6

Today I came across an obfuscated class (well a lot of obfuscated classes in a jar) and I do not have a clue on how this kind of obfuscation is done.

An example:

  protected void a(ChannelHandlerContext ☃, ByteBuf ☃, ByteBuf ☃)
    throws Exception
  {
    int ☃ = ☃.readableBytes();
    if (☃ < this.c)
    {
      ☃.b(0);
      ☃.writeBytes(☃);
    }
    else
    {
      byte[] ☃ = new byte[☃];
      ☃.readBytes(☃);

      ☃.b(☃.length);

      this.b.setInput(☃, 0, ☃);
      this.b.finish();
      while (!this.b.finished())
      {
        int ☃ = this.b.deflate(this.a);
        ☃.writeBytes(this.a, 0, ☃);
      }
      this.b.reset();
    }
  }

}

As you see above, all the parameter variables are a snow-man. How can this be undone? Also how is it done in the first place; how is the JVM able to "process" those and execute the code without any problem?

To clarify, I am not going to use this code, it is just for educational purposes. I am taking the Computer Science course at school so since we are learning Java and talking of limitations such as decompilations. I am interested in learning more, so I decided to have a look into bigger projects especially servers. This piece of code is pulled out of the Spigot server for Minecraft (A game) that is a fork of Bukkit server for Minecraft that was supposed to be open source.

3
  • 4
    That's a Unicode character like any other Unicode character. Why would you expect it to not work?
    – SLaks
    Jun 22, 2015 at 20:59
  • Well i see your point, i know it is and it is "\u2603" specifically but i dont understand how it can be done, and undone... :- ) Thanks. Jun 22, 2015 at 21:05
  • 2
    It's just like any other variable name. You can name a variable x, for example. This is just a variable whose name is . There's no "done" or "undone", it's just that you can write a variable name with whatever characters you want. Jun 22, 2015 at 21:06

3 Answers 3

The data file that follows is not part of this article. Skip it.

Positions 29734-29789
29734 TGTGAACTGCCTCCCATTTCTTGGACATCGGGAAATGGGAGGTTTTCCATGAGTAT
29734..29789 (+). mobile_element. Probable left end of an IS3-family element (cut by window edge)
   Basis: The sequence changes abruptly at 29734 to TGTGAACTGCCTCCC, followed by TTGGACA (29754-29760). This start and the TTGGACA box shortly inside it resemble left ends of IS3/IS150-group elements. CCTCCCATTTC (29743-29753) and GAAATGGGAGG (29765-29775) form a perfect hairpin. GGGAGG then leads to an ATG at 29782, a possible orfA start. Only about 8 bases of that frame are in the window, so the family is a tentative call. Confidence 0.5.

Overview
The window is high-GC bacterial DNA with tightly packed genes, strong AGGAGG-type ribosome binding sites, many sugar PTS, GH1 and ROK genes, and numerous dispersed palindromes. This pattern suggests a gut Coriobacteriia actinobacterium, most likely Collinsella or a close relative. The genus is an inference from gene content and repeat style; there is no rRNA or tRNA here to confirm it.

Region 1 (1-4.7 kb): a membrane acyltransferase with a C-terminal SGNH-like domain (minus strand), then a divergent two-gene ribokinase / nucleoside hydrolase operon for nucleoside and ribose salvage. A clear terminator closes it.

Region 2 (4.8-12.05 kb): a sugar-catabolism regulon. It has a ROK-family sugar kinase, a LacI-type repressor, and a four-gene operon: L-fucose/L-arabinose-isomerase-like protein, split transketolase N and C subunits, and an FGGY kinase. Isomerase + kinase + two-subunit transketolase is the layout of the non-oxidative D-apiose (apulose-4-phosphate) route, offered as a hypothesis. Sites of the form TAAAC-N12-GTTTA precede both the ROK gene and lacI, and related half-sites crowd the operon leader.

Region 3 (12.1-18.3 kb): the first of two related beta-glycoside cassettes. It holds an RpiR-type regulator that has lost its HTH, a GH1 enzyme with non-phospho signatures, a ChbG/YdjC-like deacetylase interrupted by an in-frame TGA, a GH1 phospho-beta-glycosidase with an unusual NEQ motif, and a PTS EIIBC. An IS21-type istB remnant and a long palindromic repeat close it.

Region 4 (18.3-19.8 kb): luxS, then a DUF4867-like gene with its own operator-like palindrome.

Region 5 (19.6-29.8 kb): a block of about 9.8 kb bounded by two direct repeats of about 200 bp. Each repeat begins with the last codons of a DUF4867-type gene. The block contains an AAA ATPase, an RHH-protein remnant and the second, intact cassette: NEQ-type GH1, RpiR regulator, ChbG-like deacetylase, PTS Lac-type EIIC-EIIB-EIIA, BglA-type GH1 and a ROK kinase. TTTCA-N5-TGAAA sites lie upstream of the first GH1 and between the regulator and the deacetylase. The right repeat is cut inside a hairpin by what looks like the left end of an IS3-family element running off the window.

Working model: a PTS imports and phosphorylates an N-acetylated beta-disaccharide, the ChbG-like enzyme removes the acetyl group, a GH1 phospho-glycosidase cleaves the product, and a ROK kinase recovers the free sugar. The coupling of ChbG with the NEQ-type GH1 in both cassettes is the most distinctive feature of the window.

10

First of all, you should note that it is the parameters which have this unicode and not the methods. Why is this important? Parameters do not need to have names specified, as they are mostly indexed by a number reference. However it can be specified and I assume that most java runtimes do in fact not check this name as it is not needed for execution. In the opposite, class names, method names, and field names are however needed.

About you mentioning Spigot, Spigot is indeed open source. However you most likely decompiled a class which is originally from the original Mojang Minecraft server, which is not open source and is indeed obfuscated.

Edit: In the case you want to investigate these classes, I recently found a tool called Bytecode Viewer, which is available at https://github.com/Konloch/bytecode-viewer This tool has multiple decompilers as well as some options to view a more bytecode like version of the class file. An example of a function I found contains the following bytecode data:

     <localVar:index=1 , name=☃ , desc=D, sig=null, start=L1, end=L2>
     <localVar:index=3 , name=☃ , desc=D, sig=null, start=L1, end=L2>
     <localVar:index=5 , name=☃ , desc=D, sig=null, start=L1, end=L2>

Indeed as is visible, the unicode name has been set the same, but it does not matter as in the end the indexes (1,3,5) are used to reference these variables.

5
  • Indeed it is from net.minecraft.server but in the past obfuscation was much frendlier :- ( The resource provided is EXACLY what i needed! Thanks so much!!! Also what function was that? so far i have a litle hard time reading the code because it either apears as the unicode value or as shown above but it is a litle corrupt :3 Thanks :- ) Jun 22, 2015 at 21:26
  • 1
    Oof I didn't write it down I think it was a constructor of a class starting with Biome. Do note that the program has options to change the display/decompiler under View and then pane 1-3.
    – user254948
    Jun 22, 2015 at 21:30
  • Took a quick look. that specific class was BiomeBaseSub. You could try Fernflower to see readable java code and bytecode in a second pane. Also it has an option to not take variable names from the class debug information.
    – user254948
    Jun 22, 2015 at 21:38
  • I see! Thanks again! What i tryed: -Procyon -> Showed code but displayed the unicode as param -CFR -> deobfuscated the unicodes but casted everything to Class xD -FernFlower -> Worked but variable-names became: β�ƒ2 Every single one. -Karaktau -> IOException :- ( -Bytecode -> Worked as you showed above -Smali/DEX -> Unreadable text -HEX -> Weird but i got some things out of it :D Cheers! Jun 22, 2015 at 21:49
  • Thanks! I tried bytecode viewer and using fernflower the variables are called , ☃1, ☃2 etc. so you can read and understand the code :)
    – Jofkos
    Jun 30, 2015 at 18:59
1
protected void a(ChannelHandlerContext ☃, ByteBuf ☃, ByteBuf ☃)

This isn't valid. You cannot have multiple parameters with the same name. It could be that you are not reading the unicode text with the right text format.

1
  • 1
    You can indeed not compile it. However it is allowed in bytecode.
    – user254948
    Jun 22, 2015 at 21:08
0

Your Text editor is showing the value of the unicode character.

I just tested on eclipse and names with unicode characters are acceptable.

    public String publicationXmlUrl(int \u9090currentPage) {

But writing with values are not:

   public String publicationXmlUrl(int ♥currentPage) {

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